Video of Larry Jennings' Single Cup and Balls Routine

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Postby David Acer » 01/12/10 01:31 PM

First published in Charlie Miller's Magicana column in the May, 1970 issue of Genii:

http://www.youtube.com/watch?v=2ic9qpdN478
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Postby Ian Kendall » 01/12/10 02:33 PM

Reading through the comments is always good for a laugh, especially in this case...

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Postby flynn » 01/12/10 03:08 PM

In his Thoughts on Cards videos he does this routine with good attention grabbing patter and it fools. Oh yea the comments were indeed good for laughs.
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Postby erdnasephile » 01/12/10 03:58 PM

Larry Jennings was a brilliant magician; however, I think that this clip illustrates why most cup and ball routines fall flat on video--a static camera cannot be misdirected, and when subjected to this unblinking eye, the MO of this routine becomes apparent.

This comment should not be construed as a criticism of Mr. Jenning's routine (I hold his work in the highest esteem.) I just wish I could have seen the routine in person.
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Postby Gerhard Dutschke » 01/17/10 06:48 AM

The comments made me not laugh, rather sick. Why think people, when they watch a video, that they can do it much better? Where perform this folks? On youtube?
Perhaps I should laugh too but it's hard.
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Postby mrgoat » 01/17/10 09:05 AM

Youtube comments are genius fun. It's tragic how the kids REALLY think they are better. Bless them.

I like this one on Vernon's cups and balls:

"How the fuuck thit he get 2 big balls in the center cup ??? [censored] ey"
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Postby Jonathan Townsend » 01/17/10 10:55 AM

Was there even one "hey those are good routine ideas" in the lot? Even one "great use of the cone and ball" sleight?
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Postby D. Andrus » 01/18/10 02:29 PM

Actually the best youtube comment was "I love how relaxed his right hand is" because it is real, valid sarcasm. Let's face it guys.....This was "Wide Open Larry" at his best.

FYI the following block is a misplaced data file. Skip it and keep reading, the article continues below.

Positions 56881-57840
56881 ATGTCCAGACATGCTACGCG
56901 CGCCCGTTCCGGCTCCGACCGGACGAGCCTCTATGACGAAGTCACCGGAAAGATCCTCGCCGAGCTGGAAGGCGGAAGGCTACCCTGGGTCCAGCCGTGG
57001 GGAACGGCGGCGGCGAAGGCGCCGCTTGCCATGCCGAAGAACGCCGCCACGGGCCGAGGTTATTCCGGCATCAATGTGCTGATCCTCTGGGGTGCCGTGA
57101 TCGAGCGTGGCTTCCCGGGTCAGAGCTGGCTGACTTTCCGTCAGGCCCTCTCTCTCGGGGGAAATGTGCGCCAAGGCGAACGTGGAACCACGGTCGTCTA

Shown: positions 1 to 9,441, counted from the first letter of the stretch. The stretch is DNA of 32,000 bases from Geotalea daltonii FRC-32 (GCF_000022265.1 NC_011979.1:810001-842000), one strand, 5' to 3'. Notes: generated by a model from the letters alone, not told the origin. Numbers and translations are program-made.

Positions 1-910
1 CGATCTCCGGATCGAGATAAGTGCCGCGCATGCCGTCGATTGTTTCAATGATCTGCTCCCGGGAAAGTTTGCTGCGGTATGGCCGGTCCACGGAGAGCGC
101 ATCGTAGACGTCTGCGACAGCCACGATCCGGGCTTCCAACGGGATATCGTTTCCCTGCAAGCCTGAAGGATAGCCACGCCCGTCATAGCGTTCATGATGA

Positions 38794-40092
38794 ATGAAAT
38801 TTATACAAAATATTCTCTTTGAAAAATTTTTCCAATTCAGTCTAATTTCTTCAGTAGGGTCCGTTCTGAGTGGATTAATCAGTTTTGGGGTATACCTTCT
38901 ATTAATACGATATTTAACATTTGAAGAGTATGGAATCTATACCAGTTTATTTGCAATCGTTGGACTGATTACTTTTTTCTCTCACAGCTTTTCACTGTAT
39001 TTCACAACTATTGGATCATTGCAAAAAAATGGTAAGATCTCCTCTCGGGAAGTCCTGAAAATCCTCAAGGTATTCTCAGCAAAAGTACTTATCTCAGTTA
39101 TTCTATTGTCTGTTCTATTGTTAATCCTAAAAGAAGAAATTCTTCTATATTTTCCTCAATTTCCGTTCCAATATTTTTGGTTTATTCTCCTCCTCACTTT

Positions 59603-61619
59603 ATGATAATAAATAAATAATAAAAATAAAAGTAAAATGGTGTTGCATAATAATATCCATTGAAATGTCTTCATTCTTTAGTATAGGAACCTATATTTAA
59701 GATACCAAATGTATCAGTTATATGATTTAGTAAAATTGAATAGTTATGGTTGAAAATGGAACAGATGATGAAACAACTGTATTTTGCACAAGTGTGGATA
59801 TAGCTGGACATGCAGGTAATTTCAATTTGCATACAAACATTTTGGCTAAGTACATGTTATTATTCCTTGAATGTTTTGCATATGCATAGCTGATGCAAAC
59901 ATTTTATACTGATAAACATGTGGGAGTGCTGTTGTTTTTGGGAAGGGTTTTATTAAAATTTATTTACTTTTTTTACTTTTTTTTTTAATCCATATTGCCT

The comments in here can be amusing as well....

"I think that this clip illustrates why most cup and ball routines fall flat on video--a static camera cannot be misdirected, and when subjected to this unblinking eye, the MO of this routine becomes apparent.

This comment should not be construed as a criticism of Mr. Jenning's routine (I hold his work in the highest esteem.) I just wish I could have seen the routine in person."

HUH?? Why would this routine look any different in person? Why can't Larry Jennings be criticized? There are people in this forum considered "in the know" who are aware of the story of when the "Wide Open Larry" comment originated....By the way, Vernon was present when it happened.

Everyone who "protects" the legacy of Larry Jennings often uses the old "you should have seen him in person" or "you should have seen him in person when he was younger."

Whatever makes you feel better......For me, I appreciate Jennings as a thinker, just not as a performer.
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Postby Jonathan Townsend » 01/18/10 02:34 PM

One does not need to misdirect a camera, just the person watching the screen. Getting one of those volunteers to smile or laugh or reach foward and down to pick up a prop would likely suffice to cover most of the work for a casual viewer.

The hank not coming from the breast pocket was a little bit surprising and suggested something that might be worth exploring in terms of putting the hank away in a side pocket but being taken out of the breast pocket each time. That and pondering how a combinatin of glorpy and chop cup would play where the ball is supposed to be the ghostly object that...
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Postby erdnasephile » 01/18/10 02:55 PM

D. Andrus wrote:Actually the best youtube comment was "I love how relaxed his right hand is" because it is real, valid sarcasm. Let's face it guys.....This was "Wide Open Larry" at his best.

The comments in here can be amusing as well....

"I think that this clip illustrates why most cup and ball routines fall flat on video--a static camera cannot be misdirected, and when subjected to this unblinking eye, the MO of this routine becomes apparent.

This comment should not be construed as a criticism of Mr. Jenning's routine (I hold his work in the highest esteem.) I just wish I could have seen the routine in person."

HUH?? Why would this routine look any different in person? Why can't Larry Jennings be criticized? There are people in this forum considered "in the know" who are aware of the story of when the "Wide Open Larry" comment originated....By the way, Vernon was present when it happened.